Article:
Does body language tell the truth?

Published 4:49 pm Wednesday, April 25, 2007

We’ve heard a lot about body language from Bill O’Reilly’s desk from Tanya Reiman, the beautiful blonde who peels back the layers to determine what is really being said. She has accolades from different organizations such as the IRS and MSNBC as well as FOX News on her website at

There are several questions and answers on the site and one question was, “Every time I have to go on a stage or in front of a camera to make a speech or just receive something I am always so nervous and I feel like everybody notices that, so I was wondering how should I hide that or what should I or should not do to act more confident in front of people.”

Reiman answers, “There are several ways to appear more confident – pull back your shoulders and push your chest forward, maintain eye contact with your audience, never speak behind a podium (your audience might get the impression you are hiding from them), keep your hands visible and your legs steady with equally balanced weight on each leg and finally, Smile…. A smile screams confidence and makes you feel better as well. In addition, you want to work on actually feeling more confident as well. Hypnosis can work wonders for confidence.”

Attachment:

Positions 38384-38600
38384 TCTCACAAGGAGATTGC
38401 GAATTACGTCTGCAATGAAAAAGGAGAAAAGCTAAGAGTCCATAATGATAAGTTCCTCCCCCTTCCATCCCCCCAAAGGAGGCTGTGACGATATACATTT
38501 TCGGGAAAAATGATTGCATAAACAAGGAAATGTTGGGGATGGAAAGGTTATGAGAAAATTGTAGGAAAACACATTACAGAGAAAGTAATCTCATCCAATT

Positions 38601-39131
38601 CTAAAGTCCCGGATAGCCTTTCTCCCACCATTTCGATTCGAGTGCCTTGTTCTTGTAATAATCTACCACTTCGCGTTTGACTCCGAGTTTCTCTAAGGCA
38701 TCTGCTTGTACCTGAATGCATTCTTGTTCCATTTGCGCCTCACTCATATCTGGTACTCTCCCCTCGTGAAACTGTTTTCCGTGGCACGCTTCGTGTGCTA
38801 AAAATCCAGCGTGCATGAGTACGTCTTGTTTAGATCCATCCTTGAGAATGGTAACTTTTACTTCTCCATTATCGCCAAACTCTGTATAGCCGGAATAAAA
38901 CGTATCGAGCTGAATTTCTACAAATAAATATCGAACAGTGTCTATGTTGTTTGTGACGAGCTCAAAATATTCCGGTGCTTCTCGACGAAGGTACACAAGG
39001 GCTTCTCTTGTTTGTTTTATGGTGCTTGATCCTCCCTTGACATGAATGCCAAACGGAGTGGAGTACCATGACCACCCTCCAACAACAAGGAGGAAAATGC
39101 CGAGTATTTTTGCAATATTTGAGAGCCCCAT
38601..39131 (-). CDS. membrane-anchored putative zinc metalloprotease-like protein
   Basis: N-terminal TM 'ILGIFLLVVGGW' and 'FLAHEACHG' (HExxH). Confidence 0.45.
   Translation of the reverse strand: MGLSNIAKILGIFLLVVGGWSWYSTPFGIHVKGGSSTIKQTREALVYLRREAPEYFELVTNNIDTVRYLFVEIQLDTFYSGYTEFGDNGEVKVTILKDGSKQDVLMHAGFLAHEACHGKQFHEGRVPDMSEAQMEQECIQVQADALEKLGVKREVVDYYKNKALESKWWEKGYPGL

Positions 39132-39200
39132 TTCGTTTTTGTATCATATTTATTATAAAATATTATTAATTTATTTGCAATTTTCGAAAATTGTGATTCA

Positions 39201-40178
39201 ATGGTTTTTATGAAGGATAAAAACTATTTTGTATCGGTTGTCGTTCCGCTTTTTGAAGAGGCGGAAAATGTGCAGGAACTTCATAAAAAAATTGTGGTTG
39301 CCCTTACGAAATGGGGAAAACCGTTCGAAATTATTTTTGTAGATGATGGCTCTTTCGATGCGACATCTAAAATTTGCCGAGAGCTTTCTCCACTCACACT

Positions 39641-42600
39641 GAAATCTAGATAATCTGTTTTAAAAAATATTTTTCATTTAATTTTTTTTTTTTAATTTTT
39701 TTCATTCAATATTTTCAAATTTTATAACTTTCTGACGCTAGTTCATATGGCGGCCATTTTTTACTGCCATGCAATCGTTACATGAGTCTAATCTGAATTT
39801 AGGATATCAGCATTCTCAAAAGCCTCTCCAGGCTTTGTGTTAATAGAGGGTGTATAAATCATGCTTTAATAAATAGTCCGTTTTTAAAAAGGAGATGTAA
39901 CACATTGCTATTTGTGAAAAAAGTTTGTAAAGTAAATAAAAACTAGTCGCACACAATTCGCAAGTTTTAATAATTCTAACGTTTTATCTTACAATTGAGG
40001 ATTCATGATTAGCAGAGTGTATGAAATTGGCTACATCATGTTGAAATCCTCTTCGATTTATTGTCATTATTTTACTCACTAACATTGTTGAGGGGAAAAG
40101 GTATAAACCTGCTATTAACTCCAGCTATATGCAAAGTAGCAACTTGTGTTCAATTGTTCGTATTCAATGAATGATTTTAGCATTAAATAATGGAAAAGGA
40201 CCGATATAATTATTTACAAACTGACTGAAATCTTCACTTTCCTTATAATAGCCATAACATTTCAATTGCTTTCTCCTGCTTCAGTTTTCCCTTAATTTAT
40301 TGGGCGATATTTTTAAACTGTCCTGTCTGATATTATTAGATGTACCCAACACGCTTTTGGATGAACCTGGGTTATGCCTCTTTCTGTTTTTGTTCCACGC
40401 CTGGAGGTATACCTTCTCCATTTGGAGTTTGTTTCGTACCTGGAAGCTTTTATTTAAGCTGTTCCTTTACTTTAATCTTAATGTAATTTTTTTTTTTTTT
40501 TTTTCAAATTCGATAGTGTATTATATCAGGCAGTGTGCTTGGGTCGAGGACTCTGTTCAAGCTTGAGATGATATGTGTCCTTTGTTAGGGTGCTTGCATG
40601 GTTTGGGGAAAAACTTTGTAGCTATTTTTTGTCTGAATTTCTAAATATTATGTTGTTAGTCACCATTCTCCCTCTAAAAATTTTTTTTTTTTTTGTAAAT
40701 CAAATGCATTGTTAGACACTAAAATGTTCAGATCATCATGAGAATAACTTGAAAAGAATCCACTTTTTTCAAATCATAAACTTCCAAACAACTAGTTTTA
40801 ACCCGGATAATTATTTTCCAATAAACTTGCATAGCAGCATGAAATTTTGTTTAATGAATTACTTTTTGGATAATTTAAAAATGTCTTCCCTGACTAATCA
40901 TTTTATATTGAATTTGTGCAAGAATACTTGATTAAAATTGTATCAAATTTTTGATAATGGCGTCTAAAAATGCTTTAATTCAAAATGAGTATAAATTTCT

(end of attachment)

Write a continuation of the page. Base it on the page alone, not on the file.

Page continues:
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So the questions are raised, is body language really the truth? If a person can act confident while the knees are knocking and the stomach is all a quiver, does body language give true signals of what’s going on behind the fake smile?

According to a Harvard Management Communications report, numerous myths abound about body language. Some body language is faked and sometimes it can indicate something different than what is generally believed about that non-verbal action.

According to a report published in the Journal of Basic and Applied Social Psychology, 60 percent of those studied lied at least once in a 10-minute conversation telling an average of two to three lies. The study was conducted by Robert S. Feldman, Assoc. Dean of Behavioral Sciences at the University of Massachusetts. The way the researchers knew the participant was lying was because the participant admitted it while viewing the video of his own interview.

Lying is a gender specific issue, he says. The study shows that men do not lie more than women, nor is the reverse true. However, men lie differently than women. “Women were more likely to lie to make the person they were talking to feel good, while men lied most often to make themselves look better,” Feldman said.

“It’s so easy to lie,” Feldman says. “We teach our children that honesty is the best policy, but we also tell them it’s polite to pretend they like a birthday gift they’ve been given. Kids get a very mixed message regarding the practical aspects of lying, and it has an impact on how they behave as adults.”